If interest rates rise a further 25 basis points – a quarter of a percentage point – to 1 per cent this fall, and if OSFI goes ahead with its proposed change, Canadian Imperial Bank of Commerce economist Benjamin Tal forecasts the rate of growth of new mortgage lending in Canada would drop from roughly 6 per cent annually to about 3 per cent, which means the value of new mortgage lending could fall by up to $40-billion a year from about $80-billion, he said.

If OSFI proceeds with this policy decision, it will take a massive impact and take a significant portion of buyers out of the real estate market.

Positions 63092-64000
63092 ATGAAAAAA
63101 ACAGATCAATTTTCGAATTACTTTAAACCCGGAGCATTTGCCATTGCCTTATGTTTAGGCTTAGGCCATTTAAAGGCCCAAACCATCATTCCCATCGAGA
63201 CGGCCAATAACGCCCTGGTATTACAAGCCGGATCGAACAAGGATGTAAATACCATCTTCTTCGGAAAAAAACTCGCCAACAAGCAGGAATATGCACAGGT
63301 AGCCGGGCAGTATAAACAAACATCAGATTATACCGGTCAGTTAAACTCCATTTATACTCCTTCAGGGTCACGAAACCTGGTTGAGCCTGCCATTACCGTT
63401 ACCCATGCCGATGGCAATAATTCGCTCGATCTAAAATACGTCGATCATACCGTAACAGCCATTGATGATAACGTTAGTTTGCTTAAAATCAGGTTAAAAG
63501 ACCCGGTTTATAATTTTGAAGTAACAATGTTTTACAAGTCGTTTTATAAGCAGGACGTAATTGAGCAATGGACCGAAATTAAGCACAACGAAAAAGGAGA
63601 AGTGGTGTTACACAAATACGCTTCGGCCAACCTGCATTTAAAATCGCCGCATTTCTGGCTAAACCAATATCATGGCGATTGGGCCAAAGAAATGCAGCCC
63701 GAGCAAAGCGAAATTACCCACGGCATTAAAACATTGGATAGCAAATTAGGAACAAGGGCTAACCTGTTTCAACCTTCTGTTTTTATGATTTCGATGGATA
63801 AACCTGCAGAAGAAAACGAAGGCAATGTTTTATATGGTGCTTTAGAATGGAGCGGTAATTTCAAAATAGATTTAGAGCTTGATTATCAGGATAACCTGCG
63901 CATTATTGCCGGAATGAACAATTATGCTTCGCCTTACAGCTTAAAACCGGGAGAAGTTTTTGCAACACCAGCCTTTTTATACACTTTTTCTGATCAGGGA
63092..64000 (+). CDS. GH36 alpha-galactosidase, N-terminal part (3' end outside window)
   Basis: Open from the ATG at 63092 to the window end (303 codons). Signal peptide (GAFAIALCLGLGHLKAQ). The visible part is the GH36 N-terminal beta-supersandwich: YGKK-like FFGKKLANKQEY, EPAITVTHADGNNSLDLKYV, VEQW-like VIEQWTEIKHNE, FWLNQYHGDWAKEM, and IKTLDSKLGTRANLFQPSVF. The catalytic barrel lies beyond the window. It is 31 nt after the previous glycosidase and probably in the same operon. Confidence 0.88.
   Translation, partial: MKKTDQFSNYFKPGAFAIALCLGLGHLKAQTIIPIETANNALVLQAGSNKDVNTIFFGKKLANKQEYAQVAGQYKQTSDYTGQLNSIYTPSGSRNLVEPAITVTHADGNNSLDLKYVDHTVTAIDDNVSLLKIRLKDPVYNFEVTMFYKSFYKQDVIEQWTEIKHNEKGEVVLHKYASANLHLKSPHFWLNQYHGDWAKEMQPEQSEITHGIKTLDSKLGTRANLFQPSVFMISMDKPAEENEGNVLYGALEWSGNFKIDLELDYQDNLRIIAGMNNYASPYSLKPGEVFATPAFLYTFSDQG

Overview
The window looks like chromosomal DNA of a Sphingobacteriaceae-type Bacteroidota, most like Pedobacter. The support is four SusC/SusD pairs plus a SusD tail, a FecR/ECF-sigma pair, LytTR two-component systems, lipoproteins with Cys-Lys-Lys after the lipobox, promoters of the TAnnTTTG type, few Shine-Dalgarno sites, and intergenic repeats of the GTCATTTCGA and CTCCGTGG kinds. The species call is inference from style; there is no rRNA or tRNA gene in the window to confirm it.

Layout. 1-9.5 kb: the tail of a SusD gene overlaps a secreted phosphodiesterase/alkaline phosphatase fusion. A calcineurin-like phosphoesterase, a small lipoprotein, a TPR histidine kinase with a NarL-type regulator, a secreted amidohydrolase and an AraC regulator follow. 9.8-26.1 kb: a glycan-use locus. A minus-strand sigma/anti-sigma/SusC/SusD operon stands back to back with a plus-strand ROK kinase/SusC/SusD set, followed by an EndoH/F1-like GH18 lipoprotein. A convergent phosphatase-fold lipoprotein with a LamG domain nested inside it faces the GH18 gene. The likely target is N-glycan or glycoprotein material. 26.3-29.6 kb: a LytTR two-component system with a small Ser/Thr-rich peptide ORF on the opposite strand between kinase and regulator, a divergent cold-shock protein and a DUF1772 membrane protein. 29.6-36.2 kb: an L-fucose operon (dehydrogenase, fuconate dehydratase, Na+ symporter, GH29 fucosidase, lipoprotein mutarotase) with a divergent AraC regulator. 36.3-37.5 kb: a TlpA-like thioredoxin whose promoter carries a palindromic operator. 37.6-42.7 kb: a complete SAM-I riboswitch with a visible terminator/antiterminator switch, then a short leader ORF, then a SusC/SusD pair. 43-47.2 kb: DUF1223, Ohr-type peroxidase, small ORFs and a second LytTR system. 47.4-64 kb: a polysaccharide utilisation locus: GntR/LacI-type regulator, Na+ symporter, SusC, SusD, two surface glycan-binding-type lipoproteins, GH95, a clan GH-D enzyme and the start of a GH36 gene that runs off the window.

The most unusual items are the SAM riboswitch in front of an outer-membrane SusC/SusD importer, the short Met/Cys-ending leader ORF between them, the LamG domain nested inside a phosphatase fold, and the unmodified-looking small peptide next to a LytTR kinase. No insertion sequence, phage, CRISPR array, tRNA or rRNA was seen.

If this news makes you feel like the deck is getting stacked against you ever being able to own your own home, it’s an understandable reaction. Fortunately, the real estate industry is providing some practical solutions to help you.

Under the SKYIRE name, North American Home Finance Inc., a financing and home mortgage company, offers home buyers and investors exclusive financing options that make real estate ownership attainable, quicker and at less cost. SKYIRE believes home ownership should be a choice, not a privilege, offers and empowers those who want a home and to help them succeed – even in today’s real estate market. Their tagline sums it up “Making HomeOwnership Possible”.

George Lawton, CEO, North American Home Finance Inc. , says SKYIRE is driven to help people achieve home ownership for two very practical reasons.